National Trust adds Ebell to list of places where women made history

| December 31, 2020 | 0 Comments

NOW: THE EBELL of Los Angeles makes women’s history.

In honor of the 100th anniversary of the passage of the 19th amendment, which granted women the right to vote, the National Trust for Historic Preservation’s Saving Places division announced in January 2020 a crowdsourcing campaign to find 1,000 places across America where women made history. The response to collecting these largely forgotten or undervalued stories has been so enthusiastic that they decided to keep going past the original goal. To date their website includes over 1,100 entries.

The Ebell of Los Angeles was named to that valuable roster in November 2020, having already been awarded a spot on the National Register of Historic Places in 1994. Under a photograph of the women’s club’s Wilshire Boulevard facade, the Trust’s Ebell description includes, “… founded in 1894 by a small group of women determined to advance women’s opportunities in education, civic improvement and ‘in every branch of culture.’”

THEN: THEATRICAL PERFORMANCE in the Ebell Lounge, 1930.

Ebell President Patty Lombard is proud that the club has earned a place in women’s history, stating, “We are simply thrilled to have the Ebell included on this important list and we will continue to make women’s history.”

Women’s accomplishments large and small are represented in this compilation of places and faces, as Dennee Frey, one of the drafters of the Ebell application, notes. “What’s wonderful about the [National Trust website] is it includes very established places and some very modest places and homes that celebrate a particular woman.”

Among the entries are the Rochester, New York home of suffragette Susan B. Anthony, along with information about the Anchorage, Alaska nurse and mountaineer Mary “Dolly” Lefever, who was the first woman to ascend the tallest peak on each continent. Also included are Virginia Glover Outley Ballou, a Black businesswoman responsible for creating a residential development in Albuquerque, New Mexico for Black servicemen who were prohibited from using their G.I. Bill loans to purchase homes anywhere else in the city. Another entry is the founding of the world’s first all-woman flyfisher club in Claryville, New York.

NOW: OPEN HOUSE gathering in the Ebell garden, 2019.

Locally, notable sites include artist and social justice advocate Sister Corita Kent’s Hollywood art studio, downtown’s Hotel Figueroa, established in 1926 as a safe haven for women traveling alone, and the West Adams home of Hattie McDaniel, the first African American woman to win an Academy Award.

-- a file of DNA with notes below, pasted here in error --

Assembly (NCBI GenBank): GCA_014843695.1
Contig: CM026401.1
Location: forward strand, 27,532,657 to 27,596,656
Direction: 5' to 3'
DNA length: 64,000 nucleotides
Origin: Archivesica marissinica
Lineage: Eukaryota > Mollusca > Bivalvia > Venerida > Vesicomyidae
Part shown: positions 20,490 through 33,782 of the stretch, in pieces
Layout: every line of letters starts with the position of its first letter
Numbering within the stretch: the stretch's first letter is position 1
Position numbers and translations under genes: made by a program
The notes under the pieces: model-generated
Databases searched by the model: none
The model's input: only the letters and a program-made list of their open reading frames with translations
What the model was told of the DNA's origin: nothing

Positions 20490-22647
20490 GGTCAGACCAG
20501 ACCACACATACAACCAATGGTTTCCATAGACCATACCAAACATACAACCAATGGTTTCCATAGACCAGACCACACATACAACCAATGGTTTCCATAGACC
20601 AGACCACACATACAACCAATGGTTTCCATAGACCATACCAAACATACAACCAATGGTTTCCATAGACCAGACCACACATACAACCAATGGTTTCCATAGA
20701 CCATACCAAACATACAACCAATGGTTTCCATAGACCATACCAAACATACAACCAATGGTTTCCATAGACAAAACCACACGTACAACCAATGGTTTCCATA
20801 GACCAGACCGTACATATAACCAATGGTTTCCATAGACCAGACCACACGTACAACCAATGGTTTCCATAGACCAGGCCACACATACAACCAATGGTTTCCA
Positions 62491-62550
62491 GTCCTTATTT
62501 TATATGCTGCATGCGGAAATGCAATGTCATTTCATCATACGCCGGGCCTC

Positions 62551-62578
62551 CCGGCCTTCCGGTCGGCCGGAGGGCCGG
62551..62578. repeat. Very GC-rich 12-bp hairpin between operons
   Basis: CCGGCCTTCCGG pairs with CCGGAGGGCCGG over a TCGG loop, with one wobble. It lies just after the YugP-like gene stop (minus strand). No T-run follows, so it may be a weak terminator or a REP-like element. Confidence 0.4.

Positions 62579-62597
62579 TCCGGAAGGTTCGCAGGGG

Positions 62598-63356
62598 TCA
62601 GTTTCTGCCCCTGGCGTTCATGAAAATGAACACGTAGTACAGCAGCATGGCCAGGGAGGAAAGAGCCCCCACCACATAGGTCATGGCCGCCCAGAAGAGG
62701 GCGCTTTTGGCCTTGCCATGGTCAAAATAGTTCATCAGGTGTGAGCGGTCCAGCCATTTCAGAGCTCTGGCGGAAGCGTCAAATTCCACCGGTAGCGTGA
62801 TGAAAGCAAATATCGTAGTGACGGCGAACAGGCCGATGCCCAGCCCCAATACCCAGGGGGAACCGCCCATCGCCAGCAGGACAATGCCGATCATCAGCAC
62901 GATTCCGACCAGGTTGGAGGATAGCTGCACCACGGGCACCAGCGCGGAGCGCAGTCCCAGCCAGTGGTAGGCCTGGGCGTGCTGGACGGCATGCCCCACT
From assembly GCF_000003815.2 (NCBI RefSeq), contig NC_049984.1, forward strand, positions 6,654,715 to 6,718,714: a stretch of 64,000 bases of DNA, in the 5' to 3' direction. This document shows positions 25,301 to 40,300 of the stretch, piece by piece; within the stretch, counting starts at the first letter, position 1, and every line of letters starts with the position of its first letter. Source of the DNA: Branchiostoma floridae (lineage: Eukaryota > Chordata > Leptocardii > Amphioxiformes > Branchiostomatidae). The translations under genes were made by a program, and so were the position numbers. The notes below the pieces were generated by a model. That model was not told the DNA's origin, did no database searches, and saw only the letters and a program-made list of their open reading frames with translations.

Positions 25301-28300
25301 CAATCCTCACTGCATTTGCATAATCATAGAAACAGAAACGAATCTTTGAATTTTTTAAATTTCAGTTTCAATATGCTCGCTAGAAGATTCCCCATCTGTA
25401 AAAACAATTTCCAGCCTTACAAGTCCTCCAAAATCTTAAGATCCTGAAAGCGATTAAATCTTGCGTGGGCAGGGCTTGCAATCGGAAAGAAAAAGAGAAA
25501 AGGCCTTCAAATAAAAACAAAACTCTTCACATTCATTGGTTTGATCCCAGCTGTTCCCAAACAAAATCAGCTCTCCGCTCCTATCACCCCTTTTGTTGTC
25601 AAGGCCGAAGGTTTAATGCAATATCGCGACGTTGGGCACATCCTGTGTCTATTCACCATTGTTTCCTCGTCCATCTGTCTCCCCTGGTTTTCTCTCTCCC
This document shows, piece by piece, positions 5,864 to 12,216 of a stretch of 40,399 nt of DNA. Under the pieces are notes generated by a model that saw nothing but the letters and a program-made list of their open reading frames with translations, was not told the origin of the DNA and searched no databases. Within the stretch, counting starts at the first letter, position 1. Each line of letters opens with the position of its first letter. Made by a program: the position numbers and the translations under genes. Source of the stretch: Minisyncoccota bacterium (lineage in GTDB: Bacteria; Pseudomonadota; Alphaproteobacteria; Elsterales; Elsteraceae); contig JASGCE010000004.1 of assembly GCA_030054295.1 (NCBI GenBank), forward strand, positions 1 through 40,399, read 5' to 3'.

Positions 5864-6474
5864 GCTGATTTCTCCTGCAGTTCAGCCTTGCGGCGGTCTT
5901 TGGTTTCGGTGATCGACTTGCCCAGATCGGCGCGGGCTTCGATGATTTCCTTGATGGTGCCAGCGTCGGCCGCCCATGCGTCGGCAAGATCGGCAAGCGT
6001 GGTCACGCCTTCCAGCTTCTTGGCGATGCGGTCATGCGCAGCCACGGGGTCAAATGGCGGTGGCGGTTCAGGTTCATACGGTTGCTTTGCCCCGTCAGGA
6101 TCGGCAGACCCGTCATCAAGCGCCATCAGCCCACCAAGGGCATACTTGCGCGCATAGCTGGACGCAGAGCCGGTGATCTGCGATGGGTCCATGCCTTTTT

Many places commemorated by the Trust are only photographs and memories; others have been repurposed or turned into museums. Some, such as the Ebell, still operate with their original intent. Being prominently included on the National Trust list could help increase visibility for much-needed fundraising to make certain the remainder of “herstory” doesn’t disappear.

Ebell director of development Lorraine Spector affirms, “I think it is great for our visibility and will help us get grants in the future.”

THEN: EBELL COMMITTEE MEMBERS in the garden circa 1929.

Grant writing is a recent endeavor for the Ebell, which only established a fundraising arm, the Friends 501(c)3, in 2019. In October, the Ebell received a $5,000 grant from the California Fund of the National Trust for Historic Preservation to partially cover a safety and accessibility study for the 94-year-old building and its recently replanted courtyard garden, adding to the $30,000 given for that purpose in 2019. Also this October, the Charles H. Stout Foundation awarded $4,500 to begin implementing safety enhancements in the garden.

Spotlighting women’s contributions to the American story helps reshape how history itself is defined. A quote from eminent historian and feminist Gerda Lerner on the National Trust website serves to summarize the project. “Everything that explains the world has in fact explained a world that does not exist, a world in which men are at the center of the human enterprise and women are at the margin ‘helping’ them. Such a world does not exist — never has.”

To read about these remarkable places and outstanding women, go to, then search “where women made history.”

Tags: , , , , ,

Category: Real Estate

Leave a Reply

Your email address will not be published. Required fields are marked *